Appellees contend that if those statutes do not create an exception, the meetings fall under the exception in § 12-2804 for executive sessions to consider employment, appointment, promotion, demotion, disciplining or resignation of any public officer or employee and the corresponding provision of the County Government Code, Ark. Stat.Ann. § 17-3108 (Repl. 1980). We cannot agree. The doctor here is not a public officer nor an employee of the hospital. His status is that of an individual who has certain privileges extended to him by the county hospital, which is public owned, operated, and supported by public funds.

We hold the FOI Act requires here that the hearing of testimony and a vote on the matter must be in public session and to that extent the finding of the trial court is modified. However, in the circumstances, we think that a discussion or consideration of a resolution of the issue by the committee members may be conducted in executive session. See Ark. State Police Comm'n v. Davidson, 253 Ark. 1090, 490 S.W.2d 788 *497 (1973); Yandell v. Havana Bd. Education, 266 Ark. 434, 585 S.W.2d 927 (1979).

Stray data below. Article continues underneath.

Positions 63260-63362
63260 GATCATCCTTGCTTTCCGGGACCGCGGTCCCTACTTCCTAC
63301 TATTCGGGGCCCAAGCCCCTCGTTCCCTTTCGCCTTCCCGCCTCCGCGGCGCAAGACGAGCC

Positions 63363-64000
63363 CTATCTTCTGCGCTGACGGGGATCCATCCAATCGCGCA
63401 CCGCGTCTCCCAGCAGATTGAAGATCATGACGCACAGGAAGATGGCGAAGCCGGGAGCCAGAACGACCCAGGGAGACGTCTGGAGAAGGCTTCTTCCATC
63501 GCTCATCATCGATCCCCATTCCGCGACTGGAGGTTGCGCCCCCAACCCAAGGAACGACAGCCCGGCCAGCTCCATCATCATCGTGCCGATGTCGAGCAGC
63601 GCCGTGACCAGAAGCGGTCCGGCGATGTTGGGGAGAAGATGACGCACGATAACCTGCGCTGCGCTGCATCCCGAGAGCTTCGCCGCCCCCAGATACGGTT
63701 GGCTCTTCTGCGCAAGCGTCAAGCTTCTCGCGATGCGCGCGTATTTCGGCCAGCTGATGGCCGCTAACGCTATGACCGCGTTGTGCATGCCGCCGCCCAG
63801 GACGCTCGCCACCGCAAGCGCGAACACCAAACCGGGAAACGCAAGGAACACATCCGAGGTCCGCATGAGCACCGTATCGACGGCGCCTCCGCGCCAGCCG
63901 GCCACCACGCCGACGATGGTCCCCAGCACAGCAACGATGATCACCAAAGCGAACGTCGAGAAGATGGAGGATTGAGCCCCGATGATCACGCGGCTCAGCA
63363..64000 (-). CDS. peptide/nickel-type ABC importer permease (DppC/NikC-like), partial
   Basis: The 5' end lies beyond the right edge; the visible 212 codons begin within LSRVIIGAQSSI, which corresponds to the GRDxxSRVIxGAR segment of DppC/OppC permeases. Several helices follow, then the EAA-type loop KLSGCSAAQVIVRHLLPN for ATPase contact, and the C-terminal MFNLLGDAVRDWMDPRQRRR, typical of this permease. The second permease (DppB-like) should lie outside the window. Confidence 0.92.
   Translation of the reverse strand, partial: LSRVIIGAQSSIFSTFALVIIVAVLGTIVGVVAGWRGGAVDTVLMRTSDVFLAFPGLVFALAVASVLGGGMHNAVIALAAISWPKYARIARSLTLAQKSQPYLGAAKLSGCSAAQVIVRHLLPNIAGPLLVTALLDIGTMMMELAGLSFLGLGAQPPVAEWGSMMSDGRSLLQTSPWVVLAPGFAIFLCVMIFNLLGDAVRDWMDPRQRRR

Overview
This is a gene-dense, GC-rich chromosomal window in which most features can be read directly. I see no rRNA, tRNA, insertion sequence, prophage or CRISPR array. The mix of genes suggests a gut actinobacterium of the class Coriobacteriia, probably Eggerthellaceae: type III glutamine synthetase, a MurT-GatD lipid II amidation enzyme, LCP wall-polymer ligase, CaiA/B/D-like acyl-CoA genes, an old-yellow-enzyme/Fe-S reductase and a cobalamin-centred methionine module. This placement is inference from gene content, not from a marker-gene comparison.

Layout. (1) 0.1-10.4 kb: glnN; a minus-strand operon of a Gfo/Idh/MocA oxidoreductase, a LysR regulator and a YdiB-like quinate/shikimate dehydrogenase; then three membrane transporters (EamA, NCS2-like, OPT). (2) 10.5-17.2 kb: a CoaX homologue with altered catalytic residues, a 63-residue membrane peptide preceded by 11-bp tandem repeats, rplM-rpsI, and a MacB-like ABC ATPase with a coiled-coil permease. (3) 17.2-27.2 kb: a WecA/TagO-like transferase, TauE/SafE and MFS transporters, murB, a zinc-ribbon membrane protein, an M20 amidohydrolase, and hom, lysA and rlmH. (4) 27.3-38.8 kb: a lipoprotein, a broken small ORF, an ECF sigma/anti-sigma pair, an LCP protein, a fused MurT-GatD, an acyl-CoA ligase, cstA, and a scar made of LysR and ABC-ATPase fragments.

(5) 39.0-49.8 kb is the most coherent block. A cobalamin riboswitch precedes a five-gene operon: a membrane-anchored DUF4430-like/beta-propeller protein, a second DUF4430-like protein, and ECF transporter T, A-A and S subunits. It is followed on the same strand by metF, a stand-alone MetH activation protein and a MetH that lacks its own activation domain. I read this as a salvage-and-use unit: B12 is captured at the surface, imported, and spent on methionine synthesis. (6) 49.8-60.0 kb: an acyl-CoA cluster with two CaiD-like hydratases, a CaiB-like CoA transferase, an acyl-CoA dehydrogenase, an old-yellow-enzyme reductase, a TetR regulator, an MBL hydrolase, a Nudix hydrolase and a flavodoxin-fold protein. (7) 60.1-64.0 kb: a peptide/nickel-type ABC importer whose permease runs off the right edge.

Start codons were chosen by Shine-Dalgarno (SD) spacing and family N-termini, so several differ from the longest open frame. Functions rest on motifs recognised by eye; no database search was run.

Affirmed as modified.

PURTLE and HAYS, JJ., dissent.

HAYS, Justice, concurring in part and dissenting in part.

I concur in that part of the opinion of the majority that affirms the trial court with respect to the right of the committee members to retire into executive session for the purpose of discussing or considering the decision they should reachthat issue was settled in Ark. State Police Commission v. Davis, 253 Ark. 1090, 490 S.W.2d 788 (1973). However, the majority opinion fails to explain how it arrives at a distinction in the statutes between the proceedings of a hearing and the "discussion or consideration" that resolves the issue itself. I believe it is clear under the law that meetings of the kind presented in this appeal are intended to be privileged in their entirety.

The majority opinion expands considerably the decision of Laman v. McCord, 245 Ark. 401, 32 S.W.2d 753 (1968). At issue in Laman was the language of Ark.Stat.Ann. § 28-601 (Repl. 1962), now superseded by Rule 502, Uniform Rules of Evidence, Ark. Stat.Ann. § 28-1001, append. (Repl. 1979), rendering an attorney incompetent to testify concerning communications between the attorney and the client: